I want you to know that the greatest heresy in the American evangelical and Protestant church is the false idea that if you pray and ask Jesus Christ to come into your heart, He will definitely come in. You will not find that in any place in Scripture. You will not find it frequently in church history until the last century or two. What you need to know is that salvation is by faith alone in Jesus Christ. And faith alone in Jesus Christ is inseparable from repentance. Repentance is turning away from sin; a hatred for the things that God hates and a love for the things that God loves; and a growing in holiness and in the desire not to be like the latest popular idol, like the world, like the great majority of American Christians. It is a desire to be like Jesus Christ! (Narrow Gate, Narrow Way pp 6-7)

He doesn’t mince words, and why should he?


A few days ago, I received an email from a woman who is currently in the throngs of horrific suffering. Her husband has abandoned her, two of her grown children have left church while thumbing their nose at God, and her third adult child has been diagnosed with a terminal disease. There was even more to it, but the point was that in the midst of it all, she is clinging to God. She thanked me for openly writing about faith in Christ, suffering, repentance, and holiness, and what Scripture has to say about narrow way living.

Twenty-four hours after reading and responding to her kind words, I was confronted by another who shared that I was far too serious and narrow minded in my writing. God accepts us as we are, said she, and we should not judge how others live.

Oh, the vast sorrow I felt, within my frail human skin.

My desire is not to strive to offend, but to stir and awaken sleepy souls. I was once a sleepy soul, and it is no place to remain.

Speaking clear biblical truth is highly offensive to the flesh. People walking on the wide path do not have eyes to discern that pursuing holiness is paramount. Until the Holy Spirit opens one’s eyes, we are continually speaking two different languages: one which condones and enables wide path living, and one that follows the difficult, narrow way. (Matthew 7:13-14)

Genuine redemption will breed healthy, growing fruit, nourished by the richest of soils, Jesus Christ himself. A true believer will desire to pursue godliness at all costs, because a true believer is filled with the Holy Spirit.


I also wept after reading Washer’s book, because I am saddened by the reality of painful relational shifts due to my faith. While suffering has shattered my fear of man into a million pieces that I have gathered and tossed into the trashcan, relational losses still sting. And yet I remain grateful for the jagged slashes of suffering, aches which pull me closer to the heart of Christ.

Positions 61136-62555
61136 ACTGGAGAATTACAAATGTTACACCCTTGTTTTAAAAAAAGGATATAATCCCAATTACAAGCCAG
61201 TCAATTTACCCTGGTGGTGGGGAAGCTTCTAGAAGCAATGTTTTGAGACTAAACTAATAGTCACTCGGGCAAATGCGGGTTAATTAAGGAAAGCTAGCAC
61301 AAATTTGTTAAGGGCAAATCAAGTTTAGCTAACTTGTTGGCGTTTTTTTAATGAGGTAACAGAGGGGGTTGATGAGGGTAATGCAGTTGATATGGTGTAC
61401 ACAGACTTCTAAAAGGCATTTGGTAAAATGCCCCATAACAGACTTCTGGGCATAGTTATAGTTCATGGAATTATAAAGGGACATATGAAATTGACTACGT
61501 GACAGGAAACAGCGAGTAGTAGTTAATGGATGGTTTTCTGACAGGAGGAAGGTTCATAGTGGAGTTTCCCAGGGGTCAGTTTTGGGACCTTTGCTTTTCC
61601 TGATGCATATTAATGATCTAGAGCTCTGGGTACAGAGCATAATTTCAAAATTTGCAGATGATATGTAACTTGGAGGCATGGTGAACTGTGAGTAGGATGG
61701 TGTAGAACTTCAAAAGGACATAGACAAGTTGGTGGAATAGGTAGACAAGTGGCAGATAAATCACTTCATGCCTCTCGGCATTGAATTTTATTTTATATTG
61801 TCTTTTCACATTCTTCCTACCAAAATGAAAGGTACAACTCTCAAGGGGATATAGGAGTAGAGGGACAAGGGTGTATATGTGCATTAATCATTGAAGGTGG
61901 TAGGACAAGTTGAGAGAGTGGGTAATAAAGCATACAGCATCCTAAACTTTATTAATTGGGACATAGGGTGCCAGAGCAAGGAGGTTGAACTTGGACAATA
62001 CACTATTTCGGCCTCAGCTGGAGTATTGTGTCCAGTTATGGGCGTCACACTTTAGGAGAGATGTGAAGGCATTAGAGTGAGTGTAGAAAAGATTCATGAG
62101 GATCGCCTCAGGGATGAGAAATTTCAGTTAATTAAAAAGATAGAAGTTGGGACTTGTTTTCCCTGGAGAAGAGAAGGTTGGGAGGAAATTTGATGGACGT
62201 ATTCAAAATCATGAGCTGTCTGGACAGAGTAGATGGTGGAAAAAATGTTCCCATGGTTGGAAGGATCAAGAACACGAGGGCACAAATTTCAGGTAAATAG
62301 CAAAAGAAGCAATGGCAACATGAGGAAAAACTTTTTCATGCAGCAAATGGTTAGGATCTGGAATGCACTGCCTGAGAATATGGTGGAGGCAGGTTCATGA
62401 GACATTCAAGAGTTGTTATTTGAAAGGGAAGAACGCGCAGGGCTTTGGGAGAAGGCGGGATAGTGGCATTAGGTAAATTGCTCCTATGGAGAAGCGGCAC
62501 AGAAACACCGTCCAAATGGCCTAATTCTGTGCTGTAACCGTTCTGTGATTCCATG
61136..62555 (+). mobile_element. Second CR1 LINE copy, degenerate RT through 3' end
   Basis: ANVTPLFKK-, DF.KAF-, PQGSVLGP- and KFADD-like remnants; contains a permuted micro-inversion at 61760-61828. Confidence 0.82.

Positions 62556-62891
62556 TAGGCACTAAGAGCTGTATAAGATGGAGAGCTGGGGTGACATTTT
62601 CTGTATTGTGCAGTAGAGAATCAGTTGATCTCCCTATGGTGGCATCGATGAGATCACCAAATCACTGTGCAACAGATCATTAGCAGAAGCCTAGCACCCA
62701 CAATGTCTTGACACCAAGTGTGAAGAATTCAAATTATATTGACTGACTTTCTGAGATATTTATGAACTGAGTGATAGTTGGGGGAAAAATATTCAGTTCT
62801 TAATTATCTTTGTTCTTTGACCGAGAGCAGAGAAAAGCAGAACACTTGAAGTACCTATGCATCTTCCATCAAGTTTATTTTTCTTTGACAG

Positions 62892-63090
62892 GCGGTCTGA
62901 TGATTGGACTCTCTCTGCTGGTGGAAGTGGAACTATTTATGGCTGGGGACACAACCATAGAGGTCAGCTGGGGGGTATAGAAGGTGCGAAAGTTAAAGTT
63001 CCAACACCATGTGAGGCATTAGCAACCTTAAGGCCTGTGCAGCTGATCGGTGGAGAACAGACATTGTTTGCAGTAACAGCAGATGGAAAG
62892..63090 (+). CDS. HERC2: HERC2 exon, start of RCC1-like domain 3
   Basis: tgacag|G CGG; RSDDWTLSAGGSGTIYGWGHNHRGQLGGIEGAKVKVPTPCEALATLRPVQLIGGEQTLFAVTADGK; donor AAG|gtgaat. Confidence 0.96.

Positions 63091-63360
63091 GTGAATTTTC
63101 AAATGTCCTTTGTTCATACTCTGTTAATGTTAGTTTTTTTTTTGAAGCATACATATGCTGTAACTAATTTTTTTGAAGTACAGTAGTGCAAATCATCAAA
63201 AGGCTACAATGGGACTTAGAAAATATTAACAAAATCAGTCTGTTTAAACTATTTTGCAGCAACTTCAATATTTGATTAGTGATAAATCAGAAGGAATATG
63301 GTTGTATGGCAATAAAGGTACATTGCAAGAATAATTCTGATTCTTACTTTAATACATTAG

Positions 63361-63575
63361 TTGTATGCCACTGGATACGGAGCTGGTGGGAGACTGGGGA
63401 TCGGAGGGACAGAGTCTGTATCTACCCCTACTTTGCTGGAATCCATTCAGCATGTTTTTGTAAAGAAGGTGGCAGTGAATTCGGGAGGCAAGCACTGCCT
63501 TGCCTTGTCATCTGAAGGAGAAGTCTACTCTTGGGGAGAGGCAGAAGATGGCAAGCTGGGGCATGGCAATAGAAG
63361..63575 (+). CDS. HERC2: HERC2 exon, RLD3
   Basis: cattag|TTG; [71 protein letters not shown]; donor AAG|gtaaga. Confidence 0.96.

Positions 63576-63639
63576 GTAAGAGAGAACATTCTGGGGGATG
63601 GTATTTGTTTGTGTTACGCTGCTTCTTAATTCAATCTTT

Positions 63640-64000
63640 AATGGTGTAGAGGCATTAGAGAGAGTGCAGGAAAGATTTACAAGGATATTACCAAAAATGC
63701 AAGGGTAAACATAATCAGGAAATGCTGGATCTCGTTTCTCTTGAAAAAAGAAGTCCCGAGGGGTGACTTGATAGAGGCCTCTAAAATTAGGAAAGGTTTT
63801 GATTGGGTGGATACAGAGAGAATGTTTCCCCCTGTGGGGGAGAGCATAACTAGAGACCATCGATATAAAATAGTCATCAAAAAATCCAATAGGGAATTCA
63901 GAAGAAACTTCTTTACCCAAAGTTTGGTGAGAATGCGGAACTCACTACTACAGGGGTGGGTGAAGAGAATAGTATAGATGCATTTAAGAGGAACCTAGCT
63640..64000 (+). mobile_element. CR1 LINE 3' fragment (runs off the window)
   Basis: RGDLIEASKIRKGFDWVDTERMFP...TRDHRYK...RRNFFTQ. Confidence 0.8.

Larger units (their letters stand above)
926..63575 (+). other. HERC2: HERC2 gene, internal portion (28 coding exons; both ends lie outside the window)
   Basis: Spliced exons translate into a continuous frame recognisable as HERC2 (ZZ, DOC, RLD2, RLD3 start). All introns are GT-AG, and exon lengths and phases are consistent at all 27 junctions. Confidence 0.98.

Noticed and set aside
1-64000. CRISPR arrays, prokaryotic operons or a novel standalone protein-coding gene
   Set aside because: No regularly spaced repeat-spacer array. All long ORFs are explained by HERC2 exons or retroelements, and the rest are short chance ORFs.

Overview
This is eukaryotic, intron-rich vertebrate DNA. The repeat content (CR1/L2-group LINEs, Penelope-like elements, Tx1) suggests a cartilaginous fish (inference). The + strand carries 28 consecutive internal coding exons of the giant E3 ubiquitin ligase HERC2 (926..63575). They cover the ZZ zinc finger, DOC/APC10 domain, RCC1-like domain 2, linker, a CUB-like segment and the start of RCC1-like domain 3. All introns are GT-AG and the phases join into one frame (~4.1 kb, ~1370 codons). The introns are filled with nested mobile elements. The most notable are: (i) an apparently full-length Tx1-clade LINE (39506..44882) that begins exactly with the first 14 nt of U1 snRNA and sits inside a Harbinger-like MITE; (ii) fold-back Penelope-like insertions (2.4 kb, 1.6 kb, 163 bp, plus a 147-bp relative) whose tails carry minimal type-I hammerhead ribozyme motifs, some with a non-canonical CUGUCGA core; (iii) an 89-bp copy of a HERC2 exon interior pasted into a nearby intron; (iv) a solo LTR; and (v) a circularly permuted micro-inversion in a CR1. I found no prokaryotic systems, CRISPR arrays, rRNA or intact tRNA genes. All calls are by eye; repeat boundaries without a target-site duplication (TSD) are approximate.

Many people I care about adore the world and are deceived, infatuated by the Atta boys of man, remaining prisoners of this present world, chained and enslaved to their lust of people-pleasing, rendered incapable of glorifying God.

God cannot be your portion as long as the world is.

And if God is your portion, the world will persecute you.

Indeed, all who desire to live godly life in Christ Jesus will be persecuted. (2 Timothy 3:12)

If you are not being persecuted for your faith, examine your life. Do you desire to live a godly life? If your answer is yes, how are you obeying God on narrow path living?

I have circled the sun 50 times, and not once have I met a godly person who is consumed by pleasing man, building personal platforms, or checking off bucket lists of self-gratifying pursuits.

The godly people I have known have been consumed by the same burning fires: soaking in Scripture daily, loving God through obedience, walking in ongoing repentance, praying continually, speaking truth boldly and steadfastly, and denying themselves while serving others.

The Lord is their portion, and every single one of them has suffered persecution.

While my heart’s desire is to invite as many as possible along the narrow path, the reality is that this is a work of God. I can exhort, encourage, and even plead, but according to Scripture there are four soils, and only one of them yields genuine faith. (Matthew 13:1-23) And the hard truth to embrace is that those three unfruitful soils are the majority, scattered within churches, thieving the name Christian, appearing godly but denying the power of God. (2 Timothy 3:5)


It is heart-wrenching to watch so many people I care for skipping merrily along the wide path, bent on fulfilling their dreams, grandstanding, eager to accumulate popularity and wealth, while choosing to protect fragile, ungodly relationships, so terrified to offend.

What are genuine Christians called to do?

Perhaps it will encourage and embolden you to consider this:

If a tornado was approaching your friends’ home, and you knew it, but they did not, would you swiftly pick up the phone and warn them? Or would you pause and weigh out your options, fearful to cause offense because they were a tad busy, inside that endangered structure, enjoying family dinner and a movie?

What would be the most loving thing to do?


The good news this new year is that you may dismiss worldly pursuits and make God your portion and your hope.